In the mid-80s, border town physician Dr. Noah Grady tends to the health needs of the people of Amoret, Texas, and those of numerous folks nearby in even tinier communities. He works his ranch outside of town on his "off" days alongside his hired man and friend, Gilberto, and Gilberto's grandson, Hector. However, occasionally, in the dark, early pre-dawn hours, Noah and two friends slip away to a secret meeting spot on a lonely highway that tracks the Rio Grande River and the border to help groups of illegal immigrants coming through the desert from Mexico.
The men feel this is a humanitarian mission and take the travelers to a remote motel whose owner is willing to look the other way. Noah offers them health exams and minor treatment before they are picked up the following day and moved to their next destination. Many have never seen a doctor before Noah and are glad of the opportunity. All has been going smoothly, and quite a few of the rescued immigrants settled in the area to the relief and approval of the residents languishing there, watching what resources and amenities they had leaving due to lack of population. Noah met his wife, Angelica, among one of the groups. She and her son, Miguel, had fled their past and some very bad men back in Mexico.
Noah and his partners had developed a workable system to get these people situated north of the border. Although they suspected law enforcement might be turning a blind eye, they were always cautious and on their guard. During one such transfer, the Mexican guide alerted Noah to the presence of a young man he'd seen on his desert trek. He'd had to leave him unconscious, sunburned, and in dire condition at the time. Together, he and Noah retrieved the young man and took him to the motel so Noah could try and save his life.
As fate would have it, the young man wasn't a simple immigrant looking for a better life but a drug smuggler, his heavy backpack filled with cocaine belonging to an extremely dangerous Mexican cartel, who were most likely already searching for their missing product and someone to punish. Noah quickly gets him in good enough shape to continue his journey, extracting a promise that he won't talk about his rescue. But Noah worries and his partners are convinced that helping this man has been a fatal mistake, and they are all loose ends the cartel must now handle.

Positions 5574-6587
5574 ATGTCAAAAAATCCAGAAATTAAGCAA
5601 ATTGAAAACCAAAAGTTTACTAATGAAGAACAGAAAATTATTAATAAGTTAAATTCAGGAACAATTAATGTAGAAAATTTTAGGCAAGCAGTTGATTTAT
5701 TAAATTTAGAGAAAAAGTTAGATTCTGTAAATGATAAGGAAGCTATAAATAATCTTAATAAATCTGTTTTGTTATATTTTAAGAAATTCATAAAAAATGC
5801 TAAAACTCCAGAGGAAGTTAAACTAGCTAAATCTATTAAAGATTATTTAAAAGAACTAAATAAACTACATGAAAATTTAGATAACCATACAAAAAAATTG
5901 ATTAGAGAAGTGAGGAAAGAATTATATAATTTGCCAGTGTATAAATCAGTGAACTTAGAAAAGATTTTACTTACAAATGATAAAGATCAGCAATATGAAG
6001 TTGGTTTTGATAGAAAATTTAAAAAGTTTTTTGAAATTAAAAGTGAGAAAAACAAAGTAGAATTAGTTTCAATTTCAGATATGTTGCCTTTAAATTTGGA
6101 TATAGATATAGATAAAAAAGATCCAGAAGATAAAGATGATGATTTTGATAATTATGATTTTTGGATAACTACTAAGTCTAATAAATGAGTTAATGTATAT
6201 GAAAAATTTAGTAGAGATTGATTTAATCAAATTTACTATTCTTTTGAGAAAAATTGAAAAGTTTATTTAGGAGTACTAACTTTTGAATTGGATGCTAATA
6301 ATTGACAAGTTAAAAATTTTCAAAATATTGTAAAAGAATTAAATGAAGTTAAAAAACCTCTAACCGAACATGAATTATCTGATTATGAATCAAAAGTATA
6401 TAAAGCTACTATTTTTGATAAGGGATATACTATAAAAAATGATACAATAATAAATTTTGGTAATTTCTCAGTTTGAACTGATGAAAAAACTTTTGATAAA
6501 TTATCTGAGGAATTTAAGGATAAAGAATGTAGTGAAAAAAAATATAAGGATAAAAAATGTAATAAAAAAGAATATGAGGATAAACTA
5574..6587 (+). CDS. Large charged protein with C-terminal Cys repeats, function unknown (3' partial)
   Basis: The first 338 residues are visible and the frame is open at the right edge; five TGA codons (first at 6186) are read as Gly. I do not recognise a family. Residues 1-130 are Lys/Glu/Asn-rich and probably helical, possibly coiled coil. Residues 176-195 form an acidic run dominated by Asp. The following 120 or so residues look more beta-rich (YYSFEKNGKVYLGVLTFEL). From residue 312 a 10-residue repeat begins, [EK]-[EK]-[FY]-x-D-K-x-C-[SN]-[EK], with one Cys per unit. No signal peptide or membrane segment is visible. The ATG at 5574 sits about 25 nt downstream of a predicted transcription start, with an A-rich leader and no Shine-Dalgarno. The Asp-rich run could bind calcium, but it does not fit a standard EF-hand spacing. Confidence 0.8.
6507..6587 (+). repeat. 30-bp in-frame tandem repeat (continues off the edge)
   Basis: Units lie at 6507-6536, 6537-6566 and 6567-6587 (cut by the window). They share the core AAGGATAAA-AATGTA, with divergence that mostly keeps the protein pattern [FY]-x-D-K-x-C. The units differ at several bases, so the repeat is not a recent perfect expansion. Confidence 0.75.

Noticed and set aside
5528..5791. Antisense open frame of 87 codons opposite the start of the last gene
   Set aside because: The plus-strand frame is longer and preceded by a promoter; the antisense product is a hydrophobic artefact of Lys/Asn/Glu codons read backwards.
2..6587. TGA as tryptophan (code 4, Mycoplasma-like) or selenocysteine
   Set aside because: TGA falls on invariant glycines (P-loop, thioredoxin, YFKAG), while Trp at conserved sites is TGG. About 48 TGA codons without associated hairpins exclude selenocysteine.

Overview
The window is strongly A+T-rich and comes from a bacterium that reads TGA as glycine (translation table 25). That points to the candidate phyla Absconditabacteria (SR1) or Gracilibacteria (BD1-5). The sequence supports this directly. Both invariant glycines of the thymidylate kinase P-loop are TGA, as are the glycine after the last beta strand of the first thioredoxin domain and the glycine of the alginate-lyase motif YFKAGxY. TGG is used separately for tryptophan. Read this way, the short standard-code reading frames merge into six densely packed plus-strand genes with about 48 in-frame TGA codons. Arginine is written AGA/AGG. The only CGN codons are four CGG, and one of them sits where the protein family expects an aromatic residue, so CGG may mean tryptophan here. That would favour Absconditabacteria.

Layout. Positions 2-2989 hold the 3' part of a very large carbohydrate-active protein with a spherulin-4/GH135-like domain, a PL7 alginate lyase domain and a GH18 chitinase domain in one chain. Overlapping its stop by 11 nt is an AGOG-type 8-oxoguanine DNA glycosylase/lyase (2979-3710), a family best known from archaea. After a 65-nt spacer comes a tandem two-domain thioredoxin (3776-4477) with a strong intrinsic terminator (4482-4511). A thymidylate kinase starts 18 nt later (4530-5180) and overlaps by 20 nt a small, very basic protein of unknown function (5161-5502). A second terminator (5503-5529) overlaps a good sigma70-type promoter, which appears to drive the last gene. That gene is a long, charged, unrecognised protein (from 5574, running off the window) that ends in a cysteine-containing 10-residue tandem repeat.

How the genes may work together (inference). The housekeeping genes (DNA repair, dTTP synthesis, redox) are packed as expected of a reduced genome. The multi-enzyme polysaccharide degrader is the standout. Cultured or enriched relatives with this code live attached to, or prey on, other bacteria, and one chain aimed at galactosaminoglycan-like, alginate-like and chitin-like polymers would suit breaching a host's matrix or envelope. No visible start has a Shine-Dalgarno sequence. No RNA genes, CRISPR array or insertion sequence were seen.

On returning to Amoret, Noah and his friends hear that one of the town's prominent citizens has gone missing. Blaine Beckett taught theology at the local religious college and had married the girl Noah had loved from childhood. Darla had married Blaine Beckett, who was from a distinguished old Boston family, right out of college, rather than the local boy with fewer prospects, under pressure from her wealthy family. However, the two lovers had secretly kept up their liaison for over 20 years until Noah had met Angelica and completely broken things off.
When Blaine's burned-out vehicle was found near Noah's ranch, and the police discovered some old love letters from Noah to Darla in Blaine's desk drawer, Noah was suddenly the sheriff's prime suspect in Blaine's disappearance and possible murder.
The Bones of Amoret is the second book I’ve read by this author and the second one that I didn't want to put down once I started reading it. The story bowls along, and I was carried right along with it. Noah is a great character, the protector of his family, friends, and the unnamed immigrants and poor along the border. He is forced to make some impossible decisions, some of which result in unthinkable costs, heartbreaking and shocking.
The tale is being related in the present time. The now elderly Dr. Grady tells his story to a reporter researching a 40-year-old mystery. Grady only occasionally refers to his audience, the young female reporter, and the whole device is subtle and entertaining on its own.
Amoret is populated by people we all know and recognize. I was delighted to see that the sheriff was portrayed as an intelligent and capable man, as were his deputies, and not a bunch of bumbling country bumpkin incompetents. In fact, the sheriff is a good man and a force to be reckoned with, a friend of Noah's, and becomes a person for him to fear during the investigation.
The author describes the town and surrounding countryside in such a way that I felt I knew where I was. I'm somewhat familiar with the general area and conditions from having spent time there, and I could clearly see the setting in my mind's eye. But you aren't bogged down with a lot of exposition; the story takes off and flows, the details are incorporated smoothly, and the places really come to life.
The plot is fast-paced and will surprise you with its twists and turns as it crashes to a remarkable and satisfying ending. Although the book is a follow-up to the author's The Cuts That Cure, it can be read and enjoyed as a standalone novel. I am personally looking forward to more from Arthur Herbert.
I recommend THE BONES OF AMORET to mystery and thriller readers, especially those who enjoy a medical-themed story or one set in southwest Texas's desert-like borderland.
I voluntarily reviewed this after receiving an Advanced Review Copy from the author through Lone Star Literary Life/Lone Star Book Blog Tours.